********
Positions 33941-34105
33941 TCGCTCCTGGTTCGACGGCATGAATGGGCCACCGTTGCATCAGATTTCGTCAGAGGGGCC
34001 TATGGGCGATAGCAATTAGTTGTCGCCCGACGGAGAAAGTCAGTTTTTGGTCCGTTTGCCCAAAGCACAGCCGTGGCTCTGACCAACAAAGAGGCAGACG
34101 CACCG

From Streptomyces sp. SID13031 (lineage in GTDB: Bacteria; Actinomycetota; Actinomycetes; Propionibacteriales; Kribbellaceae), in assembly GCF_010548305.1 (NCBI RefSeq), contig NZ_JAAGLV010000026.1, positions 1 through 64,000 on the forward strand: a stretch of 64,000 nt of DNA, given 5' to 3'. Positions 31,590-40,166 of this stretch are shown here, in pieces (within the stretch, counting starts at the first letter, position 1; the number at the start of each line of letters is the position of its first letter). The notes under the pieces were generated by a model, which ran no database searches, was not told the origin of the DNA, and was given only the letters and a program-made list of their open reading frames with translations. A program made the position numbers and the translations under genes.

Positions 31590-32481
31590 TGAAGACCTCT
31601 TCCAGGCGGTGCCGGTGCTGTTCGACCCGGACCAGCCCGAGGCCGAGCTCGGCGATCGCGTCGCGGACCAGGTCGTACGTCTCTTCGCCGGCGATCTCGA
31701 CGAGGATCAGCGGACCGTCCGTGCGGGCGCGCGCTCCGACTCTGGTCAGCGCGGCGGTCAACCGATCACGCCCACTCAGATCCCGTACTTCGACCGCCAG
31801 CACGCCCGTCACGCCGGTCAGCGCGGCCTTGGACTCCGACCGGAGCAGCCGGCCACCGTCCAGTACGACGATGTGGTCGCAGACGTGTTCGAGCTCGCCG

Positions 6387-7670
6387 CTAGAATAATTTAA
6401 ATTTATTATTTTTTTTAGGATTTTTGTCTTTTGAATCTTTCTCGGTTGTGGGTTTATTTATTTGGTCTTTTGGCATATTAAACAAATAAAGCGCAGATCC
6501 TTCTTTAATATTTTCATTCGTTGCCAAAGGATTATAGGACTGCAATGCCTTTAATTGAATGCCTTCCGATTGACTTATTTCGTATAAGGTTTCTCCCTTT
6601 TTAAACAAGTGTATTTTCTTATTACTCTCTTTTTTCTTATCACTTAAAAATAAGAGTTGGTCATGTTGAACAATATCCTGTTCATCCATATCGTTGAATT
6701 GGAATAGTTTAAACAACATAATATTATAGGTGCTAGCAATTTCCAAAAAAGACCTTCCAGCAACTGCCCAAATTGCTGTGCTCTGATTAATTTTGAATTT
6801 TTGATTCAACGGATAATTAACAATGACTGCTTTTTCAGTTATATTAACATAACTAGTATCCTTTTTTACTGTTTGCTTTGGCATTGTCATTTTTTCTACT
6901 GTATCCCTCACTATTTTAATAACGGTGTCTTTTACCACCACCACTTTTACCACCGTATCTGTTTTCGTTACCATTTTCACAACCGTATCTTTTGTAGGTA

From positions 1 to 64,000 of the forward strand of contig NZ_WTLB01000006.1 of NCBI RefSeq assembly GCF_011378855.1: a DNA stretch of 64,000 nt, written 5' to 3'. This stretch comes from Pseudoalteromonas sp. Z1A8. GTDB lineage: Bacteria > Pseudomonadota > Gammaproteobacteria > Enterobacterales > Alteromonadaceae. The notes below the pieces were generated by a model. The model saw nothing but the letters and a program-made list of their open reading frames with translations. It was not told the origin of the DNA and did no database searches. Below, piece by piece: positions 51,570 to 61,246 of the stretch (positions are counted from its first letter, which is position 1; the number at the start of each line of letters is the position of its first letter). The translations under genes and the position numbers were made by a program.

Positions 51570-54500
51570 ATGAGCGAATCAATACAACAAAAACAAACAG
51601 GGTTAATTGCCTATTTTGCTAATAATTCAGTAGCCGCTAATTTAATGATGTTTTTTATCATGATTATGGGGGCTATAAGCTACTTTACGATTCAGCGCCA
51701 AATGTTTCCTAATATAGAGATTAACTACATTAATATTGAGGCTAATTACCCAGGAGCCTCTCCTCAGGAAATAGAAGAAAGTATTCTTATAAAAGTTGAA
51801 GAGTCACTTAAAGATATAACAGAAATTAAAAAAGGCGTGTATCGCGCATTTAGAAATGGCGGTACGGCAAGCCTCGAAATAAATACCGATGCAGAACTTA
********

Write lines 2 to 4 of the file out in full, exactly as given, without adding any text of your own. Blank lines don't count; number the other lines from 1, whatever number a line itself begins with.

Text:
33941 TCGCTCCTGGTTCGACGGCATGAATGGGCCACCGTTGCATCAGATTTCGTCAGAGGGGCC
34001 TATGGGCGATAGCAATTAGTTGTCGCCCGACGGAGAAAGTCAGTTTTTGGTCCGTTTGCCCAAAGCACAGCCGTGGCTCTGACCAACAAAGAGGCAGACG
34101 CACCG